Why am I choking on my food?
As a Speech-Language Pathologist, one of the questions I am often asked is, “Why am I choking on my food?” The answer to this question is not clear-cut. In fact, there are a number of reasons why this unpleasant event might occur.
First-off, some anatomy
- Esophagus: the “food tube” that takes the food from your mouth to your gut
- Trachea: the “airway” tube that takes air from your mouth to your lungs
- Bolus: the food in your mouth that is mixed with your saliva and needs to be swallowed
Common culprits leading to choking
1. Did you put that in your mouth?
Most everyone knows that you need to cut round foods like carrots, grapes and hot dogs into appropriately sized pieces before feeding them to young children. Why? These foods can potentially block their small airways as they are the same size.
Foods can also block off your airway. Food pieces that are especially large, slippery, particulate, dry or hard can pose problems for many people. Rice and corn are little culprits that you may not realize can be troublesome to swallow. Grilled calamari can be problematic for it’s slipperiness. Dry or chewy meats can also pose a serious risk. Putting too much food into your mouth at once can also lead to choking.
2. Did you even chew that?
Before we swallow our food, we typically chew it. Think of how, when we are babies, we are given first liquids and then smooth purees to swallow until we are mature enough to chew.
Chewing is the process of breaking food down into smaller pieces and mixing it with saliva (the digestion process actually begins with our chewing as your saliva contains digestive enzymes). If food is not chewed properly, it can go down toward the food tube in chunks rather than as one cohesive unit. This can lead to bits breaking off from the main unit and travelling down the wrong pipe (the airway rather than the food tube) – causing choking.
Improper chewing can occur for many reasons. Sometimes chewing difficulties are due to a medical cause, but sometimes it can be due to not paying attention, or talking with your mouth full.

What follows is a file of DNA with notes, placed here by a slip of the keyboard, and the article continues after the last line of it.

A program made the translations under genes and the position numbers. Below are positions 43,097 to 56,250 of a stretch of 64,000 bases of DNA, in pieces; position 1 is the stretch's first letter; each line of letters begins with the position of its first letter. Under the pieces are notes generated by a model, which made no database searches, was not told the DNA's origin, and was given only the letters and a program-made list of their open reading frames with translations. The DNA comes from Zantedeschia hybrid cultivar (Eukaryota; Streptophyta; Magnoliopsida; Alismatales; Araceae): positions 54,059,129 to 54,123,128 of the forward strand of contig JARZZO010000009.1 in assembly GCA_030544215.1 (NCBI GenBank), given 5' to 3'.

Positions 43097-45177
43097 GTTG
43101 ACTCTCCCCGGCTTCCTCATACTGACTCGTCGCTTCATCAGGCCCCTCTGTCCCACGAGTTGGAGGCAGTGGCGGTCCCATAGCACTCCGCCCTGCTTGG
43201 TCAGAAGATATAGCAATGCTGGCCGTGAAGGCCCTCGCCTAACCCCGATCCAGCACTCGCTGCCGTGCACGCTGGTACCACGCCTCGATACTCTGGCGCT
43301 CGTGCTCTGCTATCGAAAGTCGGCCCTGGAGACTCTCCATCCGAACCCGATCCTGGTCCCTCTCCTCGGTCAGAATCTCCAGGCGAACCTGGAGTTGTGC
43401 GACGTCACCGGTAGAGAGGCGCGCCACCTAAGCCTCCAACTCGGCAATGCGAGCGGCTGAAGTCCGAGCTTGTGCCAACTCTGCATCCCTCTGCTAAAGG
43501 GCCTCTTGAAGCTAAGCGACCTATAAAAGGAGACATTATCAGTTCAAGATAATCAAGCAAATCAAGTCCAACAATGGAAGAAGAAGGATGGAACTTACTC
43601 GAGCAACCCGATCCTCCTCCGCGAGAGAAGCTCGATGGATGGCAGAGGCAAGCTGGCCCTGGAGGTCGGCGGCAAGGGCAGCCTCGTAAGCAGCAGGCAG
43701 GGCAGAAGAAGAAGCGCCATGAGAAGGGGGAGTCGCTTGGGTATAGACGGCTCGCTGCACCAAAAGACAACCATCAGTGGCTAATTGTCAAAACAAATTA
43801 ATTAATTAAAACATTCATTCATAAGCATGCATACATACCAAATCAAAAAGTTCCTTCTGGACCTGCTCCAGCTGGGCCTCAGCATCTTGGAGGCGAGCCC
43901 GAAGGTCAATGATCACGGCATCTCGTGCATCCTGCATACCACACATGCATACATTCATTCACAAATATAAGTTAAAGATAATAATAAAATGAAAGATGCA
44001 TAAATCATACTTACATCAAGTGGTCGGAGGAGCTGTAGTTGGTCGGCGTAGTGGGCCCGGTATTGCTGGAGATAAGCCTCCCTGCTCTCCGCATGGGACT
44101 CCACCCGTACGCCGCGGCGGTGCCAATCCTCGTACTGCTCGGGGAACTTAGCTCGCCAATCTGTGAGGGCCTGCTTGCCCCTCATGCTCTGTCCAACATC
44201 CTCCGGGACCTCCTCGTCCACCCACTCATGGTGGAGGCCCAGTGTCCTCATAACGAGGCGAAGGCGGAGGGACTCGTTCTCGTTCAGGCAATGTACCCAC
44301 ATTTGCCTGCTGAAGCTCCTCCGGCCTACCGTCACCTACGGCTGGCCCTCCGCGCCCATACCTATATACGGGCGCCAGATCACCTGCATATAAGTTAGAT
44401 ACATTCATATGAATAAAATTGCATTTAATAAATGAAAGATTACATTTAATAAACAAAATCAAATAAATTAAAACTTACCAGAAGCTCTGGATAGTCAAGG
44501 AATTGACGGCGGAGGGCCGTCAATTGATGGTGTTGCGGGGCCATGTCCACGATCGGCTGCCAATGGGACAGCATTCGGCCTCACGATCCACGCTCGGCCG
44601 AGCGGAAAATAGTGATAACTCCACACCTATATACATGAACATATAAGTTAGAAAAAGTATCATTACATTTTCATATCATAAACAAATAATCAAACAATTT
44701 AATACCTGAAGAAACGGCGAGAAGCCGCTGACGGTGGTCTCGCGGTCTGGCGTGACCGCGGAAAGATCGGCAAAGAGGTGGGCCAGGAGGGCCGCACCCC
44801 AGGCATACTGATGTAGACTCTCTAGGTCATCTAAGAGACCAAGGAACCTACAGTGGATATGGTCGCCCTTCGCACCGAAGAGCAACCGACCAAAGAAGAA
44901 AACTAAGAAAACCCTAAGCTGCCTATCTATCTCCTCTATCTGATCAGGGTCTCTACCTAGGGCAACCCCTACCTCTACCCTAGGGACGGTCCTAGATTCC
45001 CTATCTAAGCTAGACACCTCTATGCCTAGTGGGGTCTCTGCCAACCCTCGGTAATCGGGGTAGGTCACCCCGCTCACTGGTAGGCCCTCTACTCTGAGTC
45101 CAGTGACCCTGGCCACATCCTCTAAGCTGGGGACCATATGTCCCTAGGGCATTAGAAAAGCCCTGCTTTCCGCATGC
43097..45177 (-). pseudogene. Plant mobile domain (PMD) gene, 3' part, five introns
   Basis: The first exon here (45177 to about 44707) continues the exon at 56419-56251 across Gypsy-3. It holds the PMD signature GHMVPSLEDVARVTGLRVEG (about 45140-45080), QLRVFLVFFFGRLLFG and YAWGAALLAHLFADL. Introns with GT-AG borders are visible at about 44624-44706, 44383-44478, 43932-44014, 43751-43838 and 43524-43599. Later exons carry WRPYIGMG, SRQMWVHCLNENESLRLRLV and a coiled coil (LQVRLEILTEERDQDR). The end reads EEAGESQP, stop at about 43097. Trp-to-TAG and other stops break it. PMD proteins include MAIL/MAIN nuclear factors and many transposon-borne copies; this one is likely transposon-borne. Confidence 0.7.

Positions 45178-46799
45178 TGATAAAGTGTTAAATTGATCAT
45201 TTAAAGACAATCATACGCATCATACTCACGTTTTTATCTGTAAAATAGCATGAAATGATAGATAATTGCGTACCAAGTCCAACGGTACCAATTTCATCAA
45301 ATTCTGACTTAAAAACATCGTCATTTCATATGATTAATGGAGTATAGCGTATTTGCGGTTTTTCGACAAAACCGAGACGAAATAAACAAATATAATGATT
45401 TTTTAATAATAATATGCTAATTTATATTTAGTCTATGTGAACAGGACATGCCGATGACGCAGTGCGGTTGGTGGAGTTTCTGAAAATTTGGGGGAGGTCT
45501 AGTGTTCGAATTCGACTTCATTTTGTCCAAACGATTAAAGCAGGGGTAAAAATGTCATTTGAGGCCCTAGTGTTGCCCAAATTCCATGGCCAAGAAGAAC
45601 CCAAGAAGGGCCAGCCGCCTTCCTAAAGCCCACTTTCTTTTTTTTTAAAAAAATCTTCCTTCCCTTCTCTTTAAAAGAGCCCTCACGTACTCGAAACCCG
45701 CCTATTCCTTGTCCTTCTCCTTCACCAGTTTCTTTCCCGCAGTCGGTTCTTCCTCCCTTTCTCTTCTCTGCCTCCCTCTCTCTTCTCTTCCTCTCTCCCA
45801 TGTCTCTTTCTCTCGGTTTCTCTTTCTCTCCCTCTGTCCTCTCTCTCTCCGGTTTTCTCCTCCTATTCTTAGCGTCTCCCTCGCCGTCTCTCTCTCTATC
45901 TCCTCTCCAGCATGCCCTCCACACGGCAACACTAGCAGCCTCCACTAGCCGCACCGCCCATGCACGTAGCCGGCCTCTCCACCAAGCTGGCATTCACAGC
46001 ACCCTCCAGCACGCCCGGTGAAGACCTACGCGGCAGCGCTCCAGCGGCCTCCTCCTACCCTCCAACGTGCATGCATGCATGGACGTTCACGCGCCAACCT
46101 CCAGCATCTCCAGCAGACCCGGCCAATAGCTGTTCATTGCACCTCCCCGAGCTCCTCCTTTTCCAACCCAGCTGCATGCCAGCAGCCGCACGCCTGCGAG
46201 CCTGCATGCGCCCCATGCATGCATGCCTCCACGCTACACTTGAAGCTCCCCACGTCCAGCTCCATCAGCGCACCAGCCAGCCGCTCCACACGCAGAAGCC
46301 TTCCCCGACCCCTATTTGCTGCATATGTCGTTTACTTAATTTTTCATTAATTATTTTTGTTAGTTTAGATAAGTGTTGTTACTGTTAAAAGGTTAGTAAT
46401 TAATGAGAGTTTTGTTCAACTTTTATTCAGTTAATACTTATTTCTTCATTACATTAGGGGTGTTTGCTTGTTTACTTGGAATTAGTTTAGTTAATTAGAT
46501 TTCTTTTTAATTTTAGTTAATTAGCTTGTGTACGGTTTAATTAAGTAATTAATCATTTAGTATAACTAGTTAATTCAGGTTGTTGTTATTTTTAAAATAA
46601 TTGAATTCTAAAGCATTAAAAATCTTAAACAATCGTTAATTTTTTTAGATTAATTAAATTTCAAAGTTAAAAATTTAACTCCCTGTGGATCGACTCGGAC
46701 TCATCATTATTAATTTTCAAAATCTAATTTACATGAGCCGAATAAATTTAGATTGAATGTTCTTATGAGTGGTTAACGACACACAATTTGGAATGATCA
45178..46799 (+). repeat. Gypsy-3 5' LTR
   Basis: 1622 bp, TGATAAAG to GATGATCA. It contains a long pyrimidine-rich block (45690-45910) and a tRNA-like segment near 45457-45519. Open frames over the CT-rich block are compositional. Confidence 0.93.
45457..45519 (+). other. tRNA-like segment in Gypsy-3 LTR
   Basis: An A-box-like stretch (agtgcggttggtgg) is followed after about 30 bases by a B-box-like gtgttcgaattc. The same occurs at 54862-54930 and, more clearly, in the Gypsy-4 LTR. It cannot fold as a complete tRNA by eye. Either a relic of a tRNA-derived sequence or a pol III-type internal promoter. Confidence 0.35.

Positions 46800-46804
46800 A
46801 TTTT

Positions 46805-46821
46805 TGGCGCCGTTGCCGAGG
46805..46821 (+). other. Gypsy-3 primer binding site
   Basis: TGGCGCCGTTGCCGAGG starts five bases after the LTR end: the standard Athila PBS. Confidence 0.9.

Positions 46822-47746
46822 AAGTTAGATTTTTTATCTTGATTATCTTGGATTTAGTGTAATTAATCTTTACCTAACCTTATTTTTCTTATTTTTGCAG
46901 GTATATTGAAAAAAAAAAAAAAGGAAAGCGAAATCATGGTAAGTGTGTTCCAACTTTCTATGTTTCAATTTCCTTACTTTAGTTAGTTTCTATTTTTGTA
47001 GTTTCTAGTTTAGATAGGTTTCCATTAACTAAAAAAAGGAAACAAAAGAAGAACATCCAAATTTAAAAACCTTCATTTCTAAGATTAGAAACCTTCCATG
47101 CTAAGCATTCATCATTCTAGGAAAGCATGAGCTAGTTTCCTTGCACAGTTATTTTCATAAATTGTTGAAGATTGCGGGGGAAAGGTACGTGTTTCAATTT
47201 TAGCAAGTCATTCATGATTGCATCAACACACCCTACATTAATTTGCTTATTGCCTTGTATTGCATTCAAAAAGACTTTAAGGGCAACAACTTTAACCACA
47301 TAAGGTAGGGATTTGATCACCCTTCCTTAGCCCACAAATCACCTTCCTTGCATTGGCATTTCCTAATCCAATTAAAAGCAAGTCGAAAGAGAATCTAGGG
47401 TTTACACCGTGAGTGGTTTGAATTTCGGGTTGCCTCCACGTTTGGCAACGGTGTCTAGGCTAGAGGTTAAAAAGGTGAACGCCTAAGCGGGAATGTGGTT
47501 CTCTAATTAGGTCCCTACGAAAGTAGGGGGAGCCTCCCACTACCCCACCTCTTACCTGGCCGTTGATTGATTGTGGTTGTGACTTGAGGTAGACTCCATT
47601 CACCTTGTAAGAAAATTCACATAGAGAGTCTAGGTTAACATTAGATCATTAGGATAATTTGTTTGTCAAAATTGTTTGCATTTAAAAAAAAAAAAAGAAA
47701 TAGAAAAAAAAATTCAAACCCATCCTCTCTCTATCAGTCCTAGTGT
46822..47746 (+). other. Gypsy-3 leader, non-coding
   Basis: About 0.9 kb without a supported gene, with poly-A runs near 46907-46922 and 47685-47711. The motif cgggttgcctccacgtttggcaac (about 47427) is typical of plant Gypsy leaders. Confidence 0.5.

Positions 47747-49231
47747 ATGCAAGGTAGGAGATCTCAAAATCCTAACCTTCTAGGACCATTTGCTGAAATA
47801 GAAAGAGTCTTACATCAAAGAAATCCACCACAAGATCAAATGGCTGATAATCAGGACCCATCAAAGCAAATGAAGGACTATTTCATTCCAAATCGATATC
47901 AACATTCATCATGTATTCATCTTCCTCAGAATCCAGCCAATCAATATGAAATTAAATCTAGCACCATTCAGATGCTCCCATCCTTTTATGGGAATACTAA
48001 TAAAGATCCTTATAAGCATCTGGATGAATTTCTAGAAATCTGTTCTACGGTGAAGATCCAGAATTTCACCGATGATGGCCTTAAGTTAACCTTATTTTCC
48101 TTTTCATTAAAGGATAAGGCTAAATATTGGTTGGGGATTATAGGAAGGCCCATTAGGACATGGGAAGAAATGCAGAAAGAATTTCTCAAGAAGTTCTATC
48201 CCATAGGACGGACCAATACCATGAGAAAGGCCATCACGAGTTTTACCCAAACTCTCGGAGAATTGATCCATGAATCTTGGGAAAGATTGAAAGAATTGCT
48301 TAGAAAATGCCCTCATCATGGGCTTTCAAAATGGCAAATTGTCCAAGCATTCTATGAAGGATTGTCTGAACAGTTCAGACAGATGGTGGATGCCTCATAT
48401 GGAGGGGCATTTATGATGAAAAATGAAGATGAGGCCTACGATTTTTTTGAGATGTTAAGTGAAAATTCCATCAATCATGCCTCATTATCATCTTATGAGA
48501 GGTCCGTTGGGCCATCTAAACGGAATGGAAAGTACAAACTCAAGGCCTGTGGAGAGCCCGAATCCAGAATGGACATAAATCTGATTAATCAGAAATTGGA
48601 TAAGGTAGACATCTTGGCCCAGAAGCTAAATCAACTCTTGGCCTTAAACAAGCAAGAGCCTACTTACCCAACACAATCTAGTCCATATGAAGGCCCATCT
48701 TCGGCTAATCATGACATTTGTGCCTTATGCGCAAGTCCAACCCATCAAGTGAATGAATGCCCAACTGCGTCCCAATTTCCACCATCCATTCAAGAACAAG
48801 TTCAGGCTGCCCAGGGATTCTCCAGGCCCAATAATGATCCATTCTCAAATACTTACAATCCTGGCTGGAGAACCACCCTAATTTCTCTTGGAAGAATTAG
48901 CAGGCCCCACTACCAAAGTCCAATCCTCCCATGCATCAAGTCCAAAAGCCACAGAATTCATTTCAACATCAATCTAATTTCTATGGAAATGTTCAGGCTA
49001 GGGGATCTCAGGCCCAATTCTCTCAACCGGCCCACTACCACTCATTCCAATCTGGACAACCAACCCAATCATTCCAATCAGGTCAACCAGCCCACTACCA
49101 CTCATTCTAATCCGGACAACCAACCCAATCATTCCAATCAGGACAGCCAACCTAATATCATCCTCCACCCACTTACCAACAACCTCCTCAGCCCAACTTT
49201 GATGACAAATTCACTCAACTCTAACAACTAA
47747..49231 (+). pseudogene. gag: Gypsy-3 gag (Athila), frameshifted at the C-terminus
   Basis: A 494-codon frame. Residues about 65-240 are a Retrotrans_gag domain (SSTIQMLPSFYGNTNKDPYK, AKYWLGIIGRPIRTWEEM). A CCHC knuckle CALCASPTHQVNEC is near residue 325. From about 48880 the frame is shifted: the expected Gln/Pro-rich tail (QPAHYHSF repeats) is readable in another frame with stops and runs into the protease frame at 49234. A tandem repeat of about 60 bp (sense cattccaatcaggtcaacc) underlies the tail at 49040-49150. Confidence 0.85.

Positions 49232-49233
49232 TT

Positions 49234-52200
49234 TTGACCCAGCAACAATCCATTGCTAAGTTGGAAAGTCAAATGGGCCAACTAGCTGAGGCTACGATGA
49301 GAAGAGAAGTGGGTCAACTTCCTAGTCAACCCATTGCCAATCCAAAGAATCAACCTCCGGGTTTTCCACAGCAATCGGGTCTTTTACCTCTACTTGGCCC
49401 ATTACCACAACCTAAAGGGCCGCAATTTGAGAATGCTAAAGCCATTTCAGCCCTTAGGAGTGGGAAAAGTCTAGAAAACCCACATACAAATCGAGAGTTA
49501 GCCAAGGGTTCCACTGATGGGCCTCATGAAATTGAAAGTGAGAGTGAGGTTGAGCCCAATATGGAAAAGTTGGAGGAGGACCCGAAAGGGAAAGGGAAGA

3. Boy, is it dry in here?!
Dry mouth can contribute to choking. Bits of food can get stuck on dry surfaces inside your mouth and throat and pose a choking risk when they “fall off” the surfaces they are stuck to later on. Proper lubrication is essential to all your body systems and many factors can influence the hydration status of your body. Many medications carry with them the side-effect of dry mouth. Ensure you discuss your dry mouth with your doctor and/or pharmacist to ensure that you are able to continue to enjoy meals free of choking. Click here to read more on dry mouth.
4. Some things just don’t mix, you know?
You’ve all heard the old adage that “oil and water don’t mix”, but have you ever heard that about solids and liquids? Probably not… but some individuals have difficulty with control of different textures in their mouths (“mixed textures”). In these cases, the individual may be unable to contain the liquid part of the food in their mouth while chewing the solid part (e.g. the broth in the chicken soup). When this happens, the individual may choke on the liquid prior to beginning to swallow the other part of their mouthful.
The four choking risks described may seem simple, and to most of us, they happen rarely. If you find yourself choking more often than you used to, a visit to a Speech-Language Pathologist like me would be a good idea. There are a multitude of reasons that you may experience these problems and we will be able to help you sort through the causes and find the right treatment for your situation.
Bobi Tychynski Shimoda is a Speech-Language Pathologist with more than a decade of experience working with neurological communication and swallowing disorders. She has worked in a variety of settings including inpatient rehab, acute care, community, and private practise. She is highly skilled in assessment, and innovative treatment approaches.